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We are featuring the views of lawyers Karen Jimeno and Ibarra Gutierrez III on the recent decision of the Supreme Court on the Cybercrime Prevention Act of 2012, or Republic Act No. 10175.
By Ibarra “Barry” M. Gutierrez III
Much of the online outrage that came in the wake of the Supreme Court decision in the landmark case of Disini v. Secretary of Justice was directed at the portion of the ruling upholding the constitutionality of Section 4(c)4 of the Cybercrime Prevention Act (Republic Act No. 10175)—the “cyberlibel” provision.
By Ricardo J. Romulo
Few laws, if any, have received the minute scrutiny the Supreme Court justices gave Republic Act No. 10175. Thus, if I were a law dean, I would encourage my faculty, particularly those handling constitutional law and criminal law, to team-teach an elective to study the ramifications of the recent en banc decision of the high court on the consolidated cases questioning RA 10175, or the Cybercrime Prevention Act of 2012. The consolidated decision (the “Cyber Law decision,” for short), which disposed of several cases that was headed by Jose Jesus M. Disini Jr. et al. vs The Secretary of Justice et al., G.R. No. 203335, was issued last Feb. 18.
By Conrado de Quiros
I join those who feel let down by the Supreme Court ruling to uphold the constitutionality of the cybercrime law. Despite its striking out a few provisions and restricting the penalties only to the original sender of the libelous material.
The oral arguments on the constitutionality of the controversial Cybercrime Prevention Act at the Supreme Court on Tuesday gave free speech and Internet freedom advocates a boost. But whether some justices were merely playing devil’s advocate or testing the limits of the petitioners’ positions, lines of reasoning were also used at the 4-hour hearing that should give the public pause. Those who share the view that Republic Act No. 10175 should be declared unconstitutional—and antidemocratic at its core—cannot afford to be complacent.
By Conrado de Quiros
FIRST OFF, an irresistible aside. Why on earth would you watch J-Lo and complain later that you were shocked by the concert’s loudness? In fact, why would you claim to have finer sensibilities—“I have high taste in music”—and watch J-Lo in the first place? When in fact at about the same time J-Lo did MOA’s The Arena to a full house, Dave Grusin and Lee Ritenour were doing PICC to a fairly empty one? The latter was magical by the way.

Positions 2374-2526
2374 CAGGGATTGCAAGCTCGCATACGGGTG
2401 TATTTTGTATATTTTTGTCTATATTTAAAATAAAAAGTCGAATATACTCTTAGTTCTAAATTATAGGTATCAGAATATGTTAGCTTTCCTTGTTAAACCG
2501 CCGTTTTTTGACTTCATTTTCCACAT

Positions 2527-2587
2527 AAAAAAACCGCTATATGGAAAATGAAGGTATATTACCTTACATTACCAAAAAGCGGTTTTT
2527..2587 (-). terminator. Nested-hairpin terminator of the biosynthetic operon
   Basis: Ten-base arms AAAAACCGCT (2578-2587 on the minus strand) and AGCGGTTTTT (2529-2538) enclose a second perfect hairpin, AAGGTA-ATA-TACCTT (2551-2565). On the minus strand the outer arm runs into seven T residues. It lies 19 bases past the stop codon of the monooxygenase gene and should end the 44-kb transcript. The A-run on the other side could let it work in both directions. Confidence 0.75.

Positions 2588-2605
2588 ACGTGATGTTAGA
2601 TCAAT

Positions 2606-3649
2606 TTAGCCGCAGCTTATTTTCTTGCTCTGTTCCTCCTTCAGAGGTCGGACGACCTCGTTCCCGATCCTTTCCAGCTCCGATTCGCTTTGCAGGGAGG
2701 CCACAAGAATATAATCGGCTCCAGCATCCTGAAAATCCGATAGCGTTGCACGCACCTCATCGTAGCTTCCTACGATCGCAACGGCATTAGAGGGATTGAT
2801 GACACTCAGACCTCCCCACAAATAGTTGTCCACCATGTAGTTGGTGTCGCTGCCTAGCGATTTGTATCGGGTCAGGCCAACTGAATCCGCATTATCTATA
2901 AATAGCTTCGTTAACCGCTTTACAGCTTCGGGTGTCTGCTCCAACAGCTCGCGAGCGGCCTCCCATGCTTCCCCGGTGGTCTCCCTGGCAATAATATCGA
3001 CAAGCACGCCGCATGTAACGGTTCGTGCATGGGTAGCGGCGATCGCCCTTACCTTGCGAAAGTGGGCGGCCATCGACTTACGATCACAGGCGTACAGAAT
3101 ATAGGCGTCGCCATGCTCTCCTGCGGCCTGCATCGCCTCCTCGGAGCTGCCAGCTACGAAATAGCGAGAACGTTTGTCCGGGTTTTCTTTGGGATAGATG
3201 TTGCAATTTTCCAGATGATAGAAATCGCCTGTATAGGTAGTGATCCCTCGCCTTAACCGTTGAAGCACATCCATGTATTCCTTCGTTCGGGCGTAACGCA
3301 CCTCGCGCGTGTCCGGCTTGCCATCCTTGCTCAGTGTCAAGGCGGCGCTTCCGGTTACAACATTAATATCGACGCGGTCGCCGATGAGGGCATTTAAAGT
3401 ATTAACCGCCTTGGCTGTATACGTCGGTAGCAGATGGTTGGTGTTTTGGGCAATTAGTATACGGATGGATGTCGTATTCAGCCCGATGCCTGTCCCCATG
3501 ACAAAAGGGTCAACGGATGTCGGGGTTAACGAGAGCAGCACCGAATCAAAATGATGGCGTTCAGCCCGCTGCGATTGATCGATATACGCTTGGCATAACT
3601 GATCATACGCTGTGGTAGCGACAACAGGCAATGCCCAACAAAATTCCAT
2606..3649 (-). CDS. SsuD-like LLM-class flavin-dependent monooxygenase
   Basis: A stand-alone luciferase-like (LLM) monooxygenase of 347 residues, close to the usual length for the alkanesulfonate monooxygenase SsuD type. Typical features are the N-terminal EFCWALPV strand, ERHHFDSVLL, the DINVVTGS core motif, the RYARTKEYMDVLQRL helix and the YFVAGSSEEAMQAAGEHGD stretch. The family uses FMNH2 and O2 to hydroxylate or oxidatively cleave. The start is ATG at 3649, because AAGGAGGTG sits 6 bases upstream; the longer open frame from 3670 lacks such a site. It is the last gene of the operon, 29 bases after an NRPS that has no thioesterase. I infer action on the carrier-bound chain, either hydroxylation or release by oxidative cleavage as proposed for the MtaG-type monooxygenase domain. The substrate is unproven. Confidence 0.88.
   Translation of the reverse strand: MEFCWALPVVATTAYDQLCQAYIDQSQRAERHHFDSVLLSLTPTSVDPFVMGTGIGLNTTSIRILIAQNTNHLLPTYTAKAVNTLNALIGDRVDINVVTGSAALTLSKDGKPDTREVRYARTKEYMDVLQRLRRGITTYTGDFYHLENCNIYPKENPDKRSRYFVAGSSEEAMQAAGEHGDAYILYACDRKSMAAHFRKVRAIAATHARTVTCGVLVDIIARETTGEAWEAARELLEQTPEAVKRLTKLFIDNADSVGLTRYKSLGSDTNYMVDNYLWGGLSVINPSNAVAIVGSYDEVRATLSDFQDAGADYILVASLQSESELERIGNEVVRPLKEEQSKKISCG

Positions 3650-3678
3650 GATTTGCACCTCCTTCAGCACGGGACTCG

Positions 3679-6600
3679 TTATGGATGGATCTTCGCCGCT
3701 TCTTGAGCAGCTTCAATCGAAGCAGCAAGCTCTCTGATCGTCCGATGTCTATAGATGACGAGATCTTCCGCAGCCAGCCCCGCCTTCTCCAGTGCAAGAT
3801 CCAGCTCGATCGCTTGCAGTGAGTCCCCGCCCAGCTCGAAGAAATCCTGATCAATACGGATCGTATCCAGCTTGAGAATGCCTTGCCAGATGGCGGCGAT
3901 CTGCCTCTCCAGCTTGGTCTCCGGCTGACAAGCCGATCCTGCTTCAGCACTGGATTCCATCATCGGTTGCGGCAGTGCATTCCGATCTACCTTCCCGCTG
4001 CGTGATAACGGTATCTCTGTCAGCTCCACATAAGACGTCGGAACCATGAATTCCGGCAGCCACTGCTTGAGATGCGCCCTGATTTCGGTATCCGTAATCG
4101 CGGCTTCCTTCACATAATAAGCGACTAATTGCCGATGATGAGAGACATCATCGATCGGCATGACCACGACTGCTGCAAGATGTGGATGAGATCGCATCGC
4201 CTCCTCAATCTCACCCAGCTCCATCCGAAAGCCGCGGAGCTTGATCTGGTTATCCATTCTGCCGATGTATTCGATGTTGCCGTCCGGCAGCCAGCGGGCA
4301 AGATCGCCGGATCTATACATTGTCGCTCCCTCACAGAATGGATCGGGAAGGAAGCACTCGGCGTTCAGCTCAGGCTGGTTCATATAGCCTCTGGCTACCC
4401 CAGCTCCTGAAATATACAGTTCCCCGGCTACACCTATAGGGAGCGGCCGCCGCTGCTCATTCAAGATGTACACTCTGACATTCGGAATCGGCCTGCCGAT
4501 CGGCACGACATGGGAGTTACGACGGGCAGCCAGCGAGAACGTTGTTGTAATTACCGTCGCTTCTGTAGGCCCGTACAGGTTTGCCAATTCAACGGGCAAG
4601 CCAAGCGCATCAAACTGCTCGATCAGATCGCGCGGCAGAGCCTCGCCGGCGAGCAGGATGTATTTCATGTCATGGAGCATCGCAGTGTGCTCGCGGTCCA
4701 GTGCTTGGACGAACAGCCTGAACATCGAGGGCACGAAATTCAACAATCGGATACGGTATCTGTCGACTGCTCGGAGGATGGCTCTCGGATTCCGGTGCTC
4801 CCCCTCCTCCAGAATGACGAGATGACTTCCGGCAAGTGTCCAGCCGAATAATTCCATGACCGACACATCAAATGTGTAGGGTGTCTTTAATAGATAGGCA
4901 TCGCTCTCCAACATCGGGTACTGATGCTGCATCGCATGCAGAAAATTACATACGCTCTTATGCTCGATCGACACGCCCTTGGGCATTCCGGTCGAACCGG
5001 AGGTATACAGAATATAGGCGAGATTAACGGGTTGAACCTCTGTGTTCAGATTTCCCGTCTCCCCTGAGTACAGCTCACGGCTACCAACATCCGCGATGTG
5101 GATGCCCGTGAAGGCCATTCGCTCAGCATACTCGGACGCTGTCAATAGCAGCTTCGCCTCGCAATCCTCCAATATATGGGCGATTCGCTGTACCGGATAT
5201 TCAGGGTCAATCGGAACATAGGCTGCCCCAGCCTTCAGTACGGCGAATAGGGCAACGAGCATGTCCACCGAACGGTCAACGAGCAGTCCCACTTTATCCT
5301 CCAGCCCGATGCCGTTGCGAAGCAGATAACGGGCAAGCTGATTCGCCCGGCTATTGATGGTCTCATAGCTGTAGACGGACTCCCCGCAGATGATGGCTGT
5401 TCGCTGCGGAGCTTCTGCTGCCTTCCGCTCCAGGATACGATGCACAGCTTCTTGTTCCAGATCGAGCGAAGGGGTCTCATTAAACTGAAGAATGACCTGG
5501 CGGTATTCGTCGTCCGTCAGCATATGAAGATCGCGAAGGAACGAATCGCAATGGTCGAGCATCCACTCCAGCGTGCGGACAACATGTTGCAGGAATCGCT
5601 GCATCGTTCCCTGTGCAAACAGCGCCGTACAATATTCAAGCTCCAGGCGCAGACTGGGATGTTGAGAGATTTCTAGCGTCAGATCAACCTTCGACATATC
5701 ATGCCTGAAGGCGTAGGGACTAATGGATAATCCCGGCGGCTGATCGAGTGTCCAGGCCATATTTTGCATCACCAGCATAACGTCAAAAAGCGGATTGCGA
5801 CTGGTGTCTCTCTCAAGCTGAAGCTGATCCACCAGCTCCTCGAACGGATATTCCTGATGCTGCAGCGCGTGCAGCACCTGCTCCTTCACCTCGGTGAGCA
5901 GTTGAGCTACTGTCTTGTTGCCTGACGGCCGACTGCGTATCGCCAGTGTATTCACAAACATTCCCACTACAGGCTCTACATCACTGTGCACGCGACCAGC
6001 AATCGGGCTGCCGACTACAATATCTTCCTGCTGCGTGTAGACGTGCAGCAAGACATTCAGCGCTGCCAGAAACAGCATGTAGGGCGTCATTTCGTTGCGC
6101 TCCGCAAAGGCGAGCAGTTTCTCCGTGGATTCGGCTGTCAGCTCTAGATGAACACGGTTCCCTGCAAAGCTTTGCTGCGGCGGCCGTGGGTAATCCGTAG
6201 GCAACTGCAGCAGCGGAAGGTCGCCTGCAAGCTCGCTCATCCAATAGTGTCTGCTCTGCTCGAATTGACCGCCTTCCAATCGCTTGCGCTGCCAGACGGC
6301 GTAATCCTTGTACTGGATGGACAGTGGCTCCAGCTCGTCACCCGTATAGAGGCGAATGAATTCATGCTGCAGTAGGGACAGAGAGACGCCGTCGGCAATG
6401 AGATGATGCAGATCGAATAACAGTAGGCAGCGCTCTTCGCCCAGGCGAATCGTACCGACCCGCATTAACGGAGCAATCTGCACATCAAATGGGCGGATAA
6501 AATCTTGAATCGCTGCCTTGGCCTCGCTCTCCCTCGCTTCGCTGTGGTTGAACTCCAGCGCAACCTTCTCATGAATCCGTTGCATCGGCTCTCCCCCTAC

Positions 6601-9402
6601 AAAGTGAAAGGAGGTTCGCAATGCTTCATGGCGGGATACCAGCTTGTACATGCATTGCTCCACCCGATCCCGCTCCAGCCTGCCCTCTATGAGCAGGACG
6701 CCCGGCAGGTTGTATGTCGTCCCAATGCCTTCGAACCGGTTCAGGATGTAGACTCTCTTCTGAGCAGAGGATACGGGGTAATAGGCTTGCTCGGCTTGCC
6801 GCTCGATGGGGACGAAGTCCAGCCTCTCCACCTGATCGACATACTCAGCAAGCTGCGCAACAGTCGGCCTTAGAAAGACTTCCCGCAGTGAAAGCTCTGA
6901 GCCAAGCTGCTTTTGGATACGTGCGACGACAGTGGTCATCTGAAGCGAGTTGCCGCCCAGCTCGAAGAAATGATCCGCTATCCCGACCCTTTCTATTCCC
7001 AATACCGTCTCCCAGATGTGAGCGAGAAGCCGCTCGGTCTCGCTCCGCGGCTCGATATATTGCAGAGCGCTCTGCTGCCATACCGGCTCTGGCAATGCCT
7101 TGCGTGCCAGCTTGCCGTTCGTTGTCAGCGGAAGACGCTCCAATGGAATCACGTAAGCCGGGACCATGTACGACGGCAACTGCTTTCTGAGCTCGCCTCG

By Artemio V. Panganiban
The controversy over the Cybercrime Prevention Act of 2012 (Republic Act 10175) digs deep into one of the most revered rights in a democracy—the right to free expression. The guardians of liberty are always alarmed when a new law tends to suppress free expression.
It was inevitable. That the most controversial new legal concept of the day, electronic libel, would collide with arguably the most consequential economic debate of our time, the future of mining in the Philippines, makes the so-called “Cyber-Perling” case even more fraught with meaning. But it was really only a matter of time before the nature of the nightmare spawned by the Cybercrime Prevention Act became visible to the ordinary eye.
The temporary restraining order issued by the Supreme Court, “enjoining the [government] from implementing and/or enforcing Republic Act No. 10175 (Cybercrime Prevention Act of 2012),” is a welcome decision. We join the many who think it was the right legal call, considering the new law’s immediate chilling effect on fundamental rights such as free speech. We also share the view of a few, who think it was the right political call.
By Jose Ma. Montelibano
Yes, it has truly been an exciting week that has been tackling key issues that can change the course of our history. Three major concerns have been happening simultaneously that can set the tone of our immediate future and change the flavor of national life way beyond that.
By Patricia Evangelista
In the aftermath of the passage of Republic Act 10175, the Cybercrime Prevention Act, many lessons were taught to the citizens of the Republic of the Philippines. A number of political bloggers learned that calling a moron senator a moron was a criminal act, with the same jail sentence handed down to the unfortunate Twitter user who called Sharon Cuneta overweight. Sixteen online news outfits were shut down, dozens of amateur filmmakers were sent to jail, one Cabinet official stepped down after a complaint by the CBCP’s Melvyn Castro that former anchor and then Communications Secretary Ricky Carandang had made libelous statements in his 2010 blog regarding Castro’s questionable morality—he claimed contraception was a greater sin than wholesale corruption. Castro claimed he was filing a libel case in behalf of God.
I want to share my opinion regarding the Cybercrime Prevention Act that is presently drawing different comments and reactions in the public arena.